The COP27 has just finished, with disappointing results. On the positive side, for the first time, the concept of compensation for loss & damage for developing countries has been included.
On the negative side, two big disappointments. First, there was no clear commitment to phase out all fossil fuels at some point in the future. Second, the gap between what is needed in greenhouse gas emission reductions to contain temperature increase to 1.5℃ – the level agreed upon by world governments in the Paris Agreement – and the current policies in place is huge. The planet needs a reduction of 45% in GHG emissions by 2030 compared to 2010 levels to maintain the temperature increase below 1.5°. However, as the chart below shows, with the current policies announced so far, the world is instead on a trajectory to increase GHG emissions by 11% compared to 2010.
On this trajectory, the world will end up with a temperature increase way higher than the critical but manageable 1.5° level, which would have dramatic consequences on climate and therefore on humanity. Scientists are certain that temperature increases higher than 1.5° would create an existential risk for humanity.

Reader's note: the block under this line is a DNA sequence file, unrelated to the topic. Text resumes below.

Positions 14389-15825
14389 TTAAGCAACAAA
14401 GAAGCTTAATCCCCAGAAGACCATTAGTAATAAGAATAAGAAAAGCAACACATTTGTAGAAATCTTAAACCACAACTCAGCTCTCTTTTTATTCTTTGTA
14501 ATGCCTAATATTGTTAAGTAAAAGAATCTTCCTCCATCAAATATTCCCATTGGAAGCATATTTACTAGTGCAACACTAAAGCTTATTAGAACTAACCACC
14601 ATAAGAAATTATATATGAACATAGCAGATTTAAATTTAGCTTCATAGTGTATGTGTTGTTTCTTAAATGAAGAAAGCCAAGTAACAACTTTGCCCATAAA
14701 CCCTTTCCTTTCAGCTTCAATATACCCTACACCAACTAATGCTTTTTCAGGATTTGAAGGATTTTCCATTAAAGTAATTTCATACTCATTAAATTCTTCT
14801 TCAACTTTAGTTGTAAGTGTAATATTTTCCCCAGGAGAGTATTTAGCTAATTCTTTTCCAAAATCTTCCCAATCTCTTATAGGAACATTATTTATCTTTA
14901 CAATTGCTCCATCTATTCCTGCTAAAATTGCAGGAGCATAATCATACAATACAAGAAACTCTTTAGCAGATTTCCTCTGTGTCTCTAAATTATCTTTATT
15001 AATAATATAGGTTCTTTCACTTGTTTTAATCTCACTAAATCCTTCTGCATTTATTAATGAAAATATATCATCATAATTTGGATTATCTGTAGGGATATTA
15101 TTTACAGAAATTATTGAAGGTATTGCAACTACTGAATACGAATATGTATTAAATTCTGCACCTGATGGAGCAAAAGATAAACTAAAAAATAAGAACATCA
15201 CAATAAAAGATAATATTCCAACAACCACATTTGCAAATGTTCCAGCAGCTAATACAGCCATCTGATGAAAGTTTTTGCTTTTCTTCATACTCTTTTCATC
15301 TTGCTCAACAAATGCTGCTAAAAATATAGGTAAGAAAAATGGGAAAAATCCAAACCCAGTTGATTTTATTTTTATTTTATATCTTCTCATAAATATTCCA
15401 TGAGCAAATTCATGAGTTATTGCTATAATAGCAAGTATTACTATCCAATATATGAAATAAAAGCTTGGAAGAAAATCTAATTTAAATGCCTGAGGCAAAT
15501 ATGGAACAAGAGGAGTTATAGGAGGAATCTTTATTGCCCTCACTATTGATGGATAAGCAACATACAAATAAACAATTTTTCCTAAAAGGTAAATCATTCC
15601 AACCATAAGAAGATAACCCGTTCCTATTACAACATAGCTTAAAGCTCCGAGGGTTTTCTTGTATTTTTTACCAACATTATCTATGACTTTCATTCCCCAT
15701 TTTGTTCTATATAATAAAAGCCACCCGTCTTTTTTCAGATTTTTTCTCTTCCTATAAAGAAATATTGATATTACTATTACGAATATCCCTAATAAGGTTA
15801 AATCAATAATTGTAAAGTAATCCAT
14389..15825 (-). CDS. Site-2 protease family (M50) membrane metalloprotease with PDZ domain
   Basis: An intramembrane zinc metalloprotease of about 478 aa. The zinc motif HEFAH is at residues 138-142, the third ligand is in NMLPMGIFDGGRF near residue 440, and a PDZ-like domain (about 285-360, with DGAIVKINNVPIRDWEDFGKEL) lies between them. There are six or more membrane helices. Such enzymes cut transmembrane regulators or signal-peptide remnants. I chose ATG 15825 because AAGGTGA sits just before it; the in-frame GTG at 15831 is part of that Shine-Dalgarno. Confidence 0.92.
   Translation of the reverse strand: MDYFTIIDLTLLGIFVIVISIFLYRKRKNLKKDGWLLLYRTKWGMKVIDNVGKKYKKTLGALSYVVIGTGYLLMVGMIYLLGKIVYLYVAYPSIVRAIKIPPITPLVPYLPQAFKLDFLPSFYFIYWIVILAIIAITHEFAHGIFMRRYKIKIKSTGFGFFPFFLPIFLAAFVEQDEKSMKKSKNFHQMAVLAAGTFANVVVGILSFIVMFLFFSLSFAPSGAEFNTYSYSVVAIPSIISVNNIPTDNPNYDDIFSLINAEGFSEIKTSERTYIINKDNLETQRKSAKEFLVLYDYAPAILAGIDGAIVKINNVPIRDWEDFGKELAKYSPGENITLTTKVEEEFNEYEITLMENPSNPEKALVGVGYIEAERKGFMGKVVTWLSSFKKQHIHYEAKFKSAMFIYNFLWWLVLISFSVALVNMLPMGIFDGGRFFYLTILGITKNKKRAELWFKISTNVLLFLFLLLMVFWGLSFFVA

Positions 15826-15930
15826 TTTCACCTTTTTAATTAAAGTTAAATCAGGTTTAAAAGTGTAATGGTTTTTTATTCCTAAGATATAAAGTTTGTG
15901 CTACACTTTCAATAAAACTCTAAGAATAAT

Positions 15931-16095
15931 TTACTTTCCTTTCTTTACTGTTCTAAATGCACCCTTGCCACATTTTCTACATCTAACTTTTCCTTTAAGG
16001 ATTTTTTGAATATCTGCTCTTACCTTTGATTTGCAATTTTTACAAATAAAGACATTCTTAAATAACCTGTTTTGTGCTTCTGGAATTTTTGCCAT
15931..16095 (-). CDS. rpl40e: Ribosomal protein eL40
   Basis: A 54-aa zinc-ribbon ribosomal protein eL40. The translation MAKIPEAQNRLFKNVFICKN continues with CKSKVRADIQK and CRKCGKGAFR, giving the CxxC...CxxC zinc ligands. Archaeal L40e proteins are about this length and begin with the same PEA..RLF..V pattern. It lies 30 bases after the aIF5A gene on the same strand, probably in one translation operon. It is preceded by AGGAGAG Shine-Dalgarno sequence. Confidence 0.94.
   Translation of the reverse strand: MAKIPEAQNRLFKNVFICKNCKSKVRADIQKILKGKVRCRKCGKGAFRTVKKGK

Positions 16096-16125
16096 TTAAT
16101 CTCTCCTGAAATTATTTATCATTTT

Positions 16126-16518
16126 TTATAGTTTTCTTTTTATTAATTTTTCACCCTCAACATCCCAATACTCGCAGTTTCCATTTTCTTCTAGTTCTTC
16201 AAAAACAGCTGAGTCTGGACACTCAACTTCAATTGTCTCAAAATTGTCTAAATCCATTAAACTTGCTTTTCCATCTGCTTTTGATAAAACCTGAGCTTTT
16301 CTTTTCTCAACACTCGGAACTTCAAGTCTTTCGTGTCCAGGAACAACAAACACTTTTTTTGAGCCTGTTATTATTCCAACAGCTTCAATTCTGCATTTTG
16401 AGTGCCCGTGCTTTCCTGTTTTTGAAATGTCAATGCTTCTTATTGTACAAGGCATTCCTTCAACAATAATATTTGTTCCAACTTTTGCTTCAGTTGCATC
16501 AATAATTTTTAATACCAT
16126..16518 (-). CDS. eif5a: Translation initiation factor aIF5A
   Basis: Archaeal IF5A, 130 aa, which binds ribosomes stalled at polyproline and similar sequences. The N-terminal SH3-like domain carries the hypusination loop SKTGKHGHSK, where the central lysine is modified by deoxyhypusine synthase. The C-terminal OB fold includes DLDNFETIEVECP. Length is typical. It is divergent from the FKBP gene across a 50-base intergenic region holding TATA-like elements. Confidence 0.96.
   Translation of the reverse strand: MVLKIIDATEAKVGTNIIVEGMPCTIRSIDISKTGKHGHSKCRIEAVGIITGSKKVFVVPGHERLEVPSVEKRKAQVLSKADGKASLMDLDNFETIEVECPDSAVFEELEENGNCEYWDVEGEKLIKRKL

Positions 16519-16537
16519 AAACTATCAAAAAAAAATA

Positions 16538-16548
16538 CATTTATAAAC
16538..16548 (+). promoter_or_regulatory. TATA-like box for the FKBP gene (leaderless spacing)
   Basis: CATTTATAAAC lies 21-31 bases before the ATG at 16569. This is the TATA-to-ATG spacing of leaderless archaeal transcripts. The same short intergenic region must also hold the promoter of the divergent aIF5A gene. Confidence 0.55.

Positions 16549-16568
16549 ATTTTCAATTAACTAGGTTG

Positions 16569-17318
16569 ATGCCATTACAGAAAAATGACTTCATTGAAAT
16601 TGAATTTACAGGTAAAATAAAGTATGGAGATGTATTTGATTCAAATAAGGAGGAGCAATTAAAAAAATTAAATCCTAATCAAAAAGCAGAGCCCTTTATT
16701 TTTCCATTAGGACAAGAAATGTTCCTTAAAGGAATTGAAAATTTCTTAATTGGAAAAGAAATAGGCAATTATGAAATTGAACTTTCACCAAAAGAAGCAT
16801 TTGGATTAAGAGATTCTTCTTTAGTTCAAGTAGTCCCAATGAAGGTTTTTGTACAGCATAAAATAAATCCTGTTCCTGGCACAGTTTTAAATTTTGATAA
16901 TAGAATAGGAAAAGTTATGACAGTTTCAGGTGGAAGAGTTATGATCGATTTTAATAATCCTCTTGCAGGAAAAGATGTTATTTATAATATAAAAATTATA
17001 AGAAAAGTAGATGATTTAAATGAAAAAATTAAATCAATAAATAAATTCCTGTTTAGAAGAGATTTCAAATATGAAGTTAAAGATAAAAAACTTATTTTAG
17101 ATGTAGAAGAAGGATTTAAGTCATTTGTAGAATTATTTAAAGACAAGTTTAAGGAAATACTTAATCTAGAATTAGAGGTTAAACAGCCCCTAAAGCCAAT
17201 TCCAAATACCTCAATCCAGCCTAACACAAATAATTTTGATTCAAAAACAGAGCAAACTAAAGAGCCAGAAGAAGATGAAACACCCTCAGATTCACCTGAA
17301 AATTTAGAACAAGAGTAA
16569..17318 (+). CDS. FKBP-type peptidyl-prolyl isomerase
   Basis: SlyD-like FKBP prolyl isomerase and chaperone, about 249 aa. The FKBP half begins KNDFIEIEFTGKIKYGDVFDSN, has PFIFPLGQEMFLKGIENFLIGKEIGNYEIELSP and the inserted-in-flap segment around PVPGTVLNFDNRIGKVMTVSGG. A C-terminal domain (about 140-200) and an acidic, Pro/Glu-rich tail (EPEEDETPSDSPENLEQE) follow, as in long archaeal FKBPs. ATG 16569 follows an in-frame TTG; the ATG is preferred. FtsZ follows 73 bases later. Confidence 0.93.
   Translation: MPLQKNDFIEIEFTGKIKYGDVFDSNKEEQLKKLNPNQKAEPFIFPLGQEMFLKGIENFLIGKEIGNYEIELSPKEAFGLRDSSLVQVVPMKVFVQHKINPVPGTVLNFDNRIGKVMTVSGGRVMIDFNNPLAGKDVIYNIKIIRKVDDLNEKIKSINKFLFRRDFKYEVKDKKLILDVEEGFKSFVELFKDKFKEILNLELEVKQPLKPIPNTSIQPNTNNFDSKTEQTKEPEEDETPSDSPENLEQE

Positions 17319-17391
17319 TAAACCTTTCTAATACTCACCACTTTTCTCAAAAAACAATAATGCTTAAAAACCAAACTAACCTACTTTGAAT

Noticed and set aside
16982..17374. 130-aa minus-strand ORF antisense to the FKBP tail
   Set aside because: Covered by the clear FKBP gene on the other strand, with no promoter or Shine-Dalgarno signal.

We all need to understand this reality and, individually and as a society, urgently pressure governments and corporations to accelerate the decarbonization of the economy that would reduce GHG emissions.
You can see a great summary of the complete COP27 outcomes by consulting firm BCH here.
At the same time, European regulators are pursuing policies that make it more difficult, not less. Specifically:
1) Germany is shutting their nuclear capacity. Yes, they have delayed a bit, but the trend is there.
2) Belgium is closing its nuclear capacity.
3) France – which has a significantly lower carbon output per capita (because they have a lot of nuclear) – is being fined heavily for not meeting their GHG goals.
This is insanity. Wind and solar projects consume a great deal of land, are not dispatchable without significant storage (which has not magically sprung into existence, despite incentives), and require some pretty nasty mining for rare earths… not to mention added transmission lines. As someone on Twitter said, when we finally build a sustainable grid, it will be *despite* wind and solar, not because of it.
This is what happens when policies are made by ideologues and bureaucrats instead of engineers.